The man who killed five people at a Maryland newspaper understood the criminality of his actions at the time of the attack, a forensic psychiatrist who is a witness for prosecutors told a jury Tuesday while rejecting his insanity plea.
As prosecutors neared the end of their case in a trial to determine whether Jarrod Ramos is criminally responsible, Dr. Gregory Saathoff cited written statements Ramos made “relating to his intent to cripple the Capital Gazette as he felt he had been crippled” by a 2011 article the newspaper published about him.
Saathoff said Ramos had a longstanding grievance against the newspaper, meticulously planned for the 2018 attack and hoped to establish a personal legacy through the mass shooting.
“My opinion is that Mr. Ramos is criminally responsible for the events of June 28, 2018,” Saathoff, a University of Virginia professor who also is a psychiatric consultant for the FBI, said.
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Ramos pleaded guilty but not criminally responsible to all 23 counts against him in 2019.
John McNamara, Gerald Fischman, Wendi Winters, Rob Hiaasen and Rebecca Smith died in the attack.
The defense, which went first in presenting its case, has the burden of proof by a preponderance of the evidence. That means defense attorneys are trying to show that it’s more likely than not that Ramos isn’t criminally responsible.
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Defense attorneys argue that Ramos suffered from a paranoid delusion in which the newspaper and the courts conspired against his efforts to sue the newspaper after the publication of a 2011 article about him pleading guilty to a misdemeanor harassment charge. His 2012 lawsuit, which alleged that the paper defamed him, was dismissed as groundless. His appeals failed.
Saathoff testified about letters Ramos sent on the day of the shooting that claim credit for the attack and articulate a motive. In one of them, written to Judge Charles Moylan who had rejected his last appeal, Ramos wrote: “welcome Mr. Moylan to your unexpected legacy. YOU should have died.”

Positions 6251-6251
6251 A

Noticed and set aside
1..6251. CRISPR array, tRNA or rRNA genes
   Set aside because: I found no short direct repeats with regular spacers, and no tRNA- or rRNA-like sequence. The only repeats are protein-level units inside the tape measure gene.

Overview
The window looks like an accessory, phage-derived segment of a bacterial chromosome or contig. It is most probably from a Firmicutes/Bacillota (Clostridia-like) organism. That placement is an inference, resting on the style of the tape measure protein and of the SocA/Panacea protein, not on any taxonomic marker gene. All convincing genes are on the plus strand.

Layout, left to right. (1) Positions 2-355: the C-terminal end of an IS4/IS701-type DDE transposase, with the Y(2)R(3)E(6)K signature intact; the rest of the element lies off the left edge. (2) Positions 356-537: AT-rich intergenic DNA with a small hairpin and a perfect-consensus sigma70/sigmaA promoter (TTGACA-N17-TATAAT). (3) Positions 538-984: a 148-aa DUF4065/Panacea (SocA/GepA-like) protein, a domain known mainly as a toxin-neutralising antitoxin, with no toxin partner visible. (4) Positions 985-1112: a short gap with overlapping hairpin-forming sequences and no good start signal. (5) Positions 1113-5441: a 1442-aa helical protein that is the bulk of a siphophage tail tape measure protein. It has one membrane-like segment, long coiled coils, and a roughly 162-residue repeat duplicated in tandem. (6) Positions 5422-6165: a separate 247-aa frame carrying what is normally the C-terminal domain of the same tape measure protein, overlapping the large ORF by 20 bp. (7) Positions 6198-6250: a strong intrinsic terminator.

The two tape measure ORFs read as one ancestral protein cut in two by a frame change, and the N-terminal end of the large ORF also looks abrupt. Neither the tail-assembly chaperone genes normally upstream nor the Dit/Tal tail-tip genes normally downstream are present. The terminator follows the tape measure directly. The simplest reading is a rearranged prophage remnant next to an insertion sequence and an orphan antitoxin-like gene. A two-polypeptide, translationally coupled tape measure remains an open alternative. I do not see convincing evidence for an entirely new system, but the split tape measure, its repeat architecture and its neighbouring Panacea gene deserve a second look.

“It is written and sent on the day of the incident such that it would not arrive through regular mail for a number of days,” Saathoff said. "The significance of this to me is that it demonstrated an appreciation of the criminality of the conduct in that it was sent at a time that would not have alerted Judge Moylan or anyone else.”
Matthew Connell, one of Ramos' lawyers, noted during cross-examination that the letter from Ramos mentions Moylan's legacy, not his own. Saathoff, however, cited previous statements by Ramos' sister that it was an interest of his that dated back a number of years.
“She indicated that he was very firm about that," Saathoff said.
As part of his report, Saathoff read an evaluation by Dr. Sameer Patel, a state psychiatrist who interviewed Ramos and found him to be legally sane.
Saathoff testified about a trip Ramos made to the newsroom in February 2017, when Ramos went inside for reconnaissance. Saathoff said Patel's report says Ramos decided he should not buy a shotgun for the attack until he had done the reconnaissance, in case he ended up getting arrested for trespassing.
Saathoff said that fact illustrated Ramos' ability to appreciate the criminality of a future event and his ability to conform his conduct to the requirements of the law.
“He made sure that the reconnaissance was done in such a way that, even if discovered, it would not tie back to his ultimate plan, which he had already devised by that point," Saathoff said.
Under cross-examination, Saathoff testified that unlike other psychiatrists in the case, he did not personally interview Ramos. Saathoff requested an interview, but the court did not grant it.
However, Saathoff has testified he interviewed about 30 staff members at the detention center where Ramos has been held.
While mental health professionals who support Ramos' plea of not criminally responsible interviewed Ramos, Saathoff has emphasized that he believes they relied too much on the gunman's testimony in reaching their conclusions about his mental health. Saathoff testified about interviews he had with people at the detention center that contradict details Ramos told mental health professionals retained by his defense.
The trial, which reached its tenth day Tuesday, has largely been a battle between mental health experts.